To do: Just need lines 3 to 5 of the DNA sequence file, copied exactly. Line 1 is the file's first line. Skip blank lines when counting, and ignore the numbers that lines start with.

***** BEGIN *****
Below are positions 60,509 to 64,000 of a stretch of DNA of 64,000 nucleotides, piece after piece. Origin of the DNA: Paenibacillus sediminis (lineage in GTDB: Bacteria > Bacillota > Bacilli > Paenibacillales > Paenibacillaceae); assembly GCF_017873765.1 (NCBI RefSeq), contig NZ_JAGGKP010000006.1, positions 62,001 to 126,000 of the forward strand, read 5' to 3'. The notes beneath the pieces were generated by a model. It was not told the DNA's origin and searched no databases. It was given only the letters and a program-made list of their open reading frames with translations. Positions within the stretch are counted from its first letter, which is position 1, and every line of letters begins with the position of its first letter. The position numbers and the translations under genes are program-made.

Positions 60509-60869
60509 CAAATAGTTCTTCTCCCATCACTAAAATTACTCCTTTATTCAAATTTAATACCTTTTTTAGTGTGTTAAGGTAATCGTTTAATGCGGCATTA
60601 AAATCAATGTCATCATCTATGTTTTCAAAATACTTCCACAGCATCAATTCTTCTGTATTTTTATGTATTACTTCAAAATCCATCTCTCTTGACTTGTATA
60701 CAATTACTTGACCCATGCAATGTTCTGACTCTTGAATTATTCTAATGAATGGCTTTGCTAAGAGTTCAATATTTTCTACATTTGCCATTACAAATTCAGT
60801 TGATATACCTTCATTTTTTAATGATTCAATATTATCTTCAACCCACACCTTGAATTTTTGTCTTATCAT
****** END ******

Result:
60509 CAAATAGTTCTTCTCCCATCACTAAAATTACTCCTTTATTCAAATTTAATACCTTTTTTAGTGTGTTAAGGTAATCGTTTAATGCGGCATTA
60601 AAATCAATGTCATCATCTATGTTTTCAAAATACTTCCACAGCATCAATTCTTCTGTATTTTTATGTATTACTTCAAAATCCATCTCTCTTGACTTGTATA
60701 CAATTACTTGACCCATGCAATGTTCTGACTCTTGAATTATTCTAATGAATGGCTTTGCTAAGAGTTCAATATTTTCTACATTTGCCATTACAAATTCAGT